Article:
Issue shares subject to a vesting schedule
Can shares be issued subject to a vesting schedule?
Startup founders are often issued shares at the time of incorporating. This raises a concern that one or more of the founders can exit the business before “earning” their shares and still continue to own the same proportion of the business despite not being actively involved.
To remedy this concern, it is often recommended that startup founders restrict the issuance of shares so that they are subject to “reverse-vesting”. If a founder exits the business before all of the shares are “vested” (earned), those “unvested shares” can be repurchased for the price they were bought at (usually a nominal amount).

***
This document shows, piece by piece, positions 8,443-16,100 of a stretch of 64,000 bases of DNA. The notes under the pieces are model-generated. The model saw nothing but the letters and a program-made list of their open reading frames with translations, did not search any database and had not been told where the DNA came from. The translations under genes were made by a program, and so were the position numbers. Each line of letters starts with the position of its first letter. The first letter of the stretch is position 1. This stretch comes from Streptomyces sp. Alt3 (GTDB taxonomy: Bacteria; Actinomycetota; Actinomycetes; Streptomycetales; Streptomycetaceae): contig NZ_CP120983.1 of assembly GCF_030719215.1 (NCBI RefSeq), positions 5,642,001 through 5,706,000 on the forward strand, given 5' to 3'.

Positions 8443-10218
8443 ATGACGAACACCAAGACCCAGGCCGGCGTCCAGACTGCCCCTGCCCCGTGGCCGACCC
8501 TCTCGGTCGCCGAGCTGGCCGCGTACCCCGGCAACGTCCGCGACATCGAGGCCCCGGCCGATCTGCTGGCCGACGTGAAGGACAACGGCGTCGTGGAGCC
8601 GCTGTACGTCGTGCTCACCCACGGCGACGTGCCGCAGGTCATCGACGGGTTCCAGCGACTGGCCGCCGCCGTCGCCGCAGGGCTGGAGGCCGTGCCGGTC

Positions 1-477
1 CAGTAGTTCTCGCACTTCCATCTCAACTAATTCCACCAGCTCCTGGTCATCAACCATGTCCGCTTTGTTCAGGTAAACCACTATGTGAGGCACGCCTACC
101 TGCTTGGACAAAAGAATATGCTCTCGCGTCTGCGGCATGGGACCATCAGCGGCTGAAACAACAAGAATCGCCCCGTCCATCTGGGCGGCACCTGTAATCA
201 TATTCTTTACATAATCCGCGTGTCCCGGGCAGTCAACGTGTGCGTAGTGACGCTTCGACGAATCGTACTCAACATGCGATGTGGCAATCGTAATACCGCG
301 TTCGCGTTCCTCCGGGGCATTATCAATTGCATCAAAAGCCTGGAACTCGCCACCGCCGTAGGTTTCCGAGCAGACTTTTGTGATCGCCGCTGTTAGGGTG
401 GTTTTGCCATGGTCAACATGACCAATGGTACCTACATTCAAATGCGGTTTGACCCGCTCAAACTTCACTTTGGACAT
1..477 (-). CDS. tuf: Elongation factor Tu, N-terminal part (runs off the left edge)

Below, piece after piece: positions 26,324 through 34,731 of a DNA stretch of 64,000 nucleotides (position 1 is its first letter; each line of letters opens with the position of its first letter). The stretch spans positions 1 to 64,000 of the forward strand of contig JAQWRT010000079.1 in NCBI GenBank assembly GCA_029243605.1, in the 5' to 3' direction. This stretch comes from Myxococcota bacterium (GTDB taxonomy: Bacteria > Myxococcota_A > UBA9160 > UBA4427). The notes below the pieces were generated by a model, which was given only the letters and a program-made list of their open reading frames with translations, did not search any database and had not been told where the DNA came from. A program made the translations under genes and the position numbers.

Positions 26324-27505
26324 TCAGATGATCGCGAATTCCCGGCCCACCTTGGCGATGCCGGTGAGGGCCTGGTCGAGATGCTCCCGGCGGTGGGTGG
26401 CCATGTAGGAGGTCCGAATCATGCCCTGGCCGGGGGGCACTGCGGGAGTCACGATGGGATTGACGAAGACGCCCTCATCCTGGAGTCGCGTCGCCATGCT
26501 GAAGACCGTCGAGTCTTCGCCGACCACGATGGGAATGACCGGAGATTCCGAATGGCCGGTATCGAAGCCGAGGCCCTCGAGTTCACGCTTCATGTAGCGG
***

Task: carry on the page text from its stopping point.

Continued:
Startup founders often prefer a 4 year vesting period with a 1 year “cliff period”. This means that the founder will not have “earned” any part of their shares until the expiry of the first year. At this point, the founder will have earned ¼ of the shares they were issued (i.e. these shares have “vested”). Then, on a monthly basis, the remaining 3 years’ worth of shares will continue to vest.
Reverse vesting is typically accomplished by the founder subscribing for shares using an agreement called a “Restricted Share Subscription Agreement”.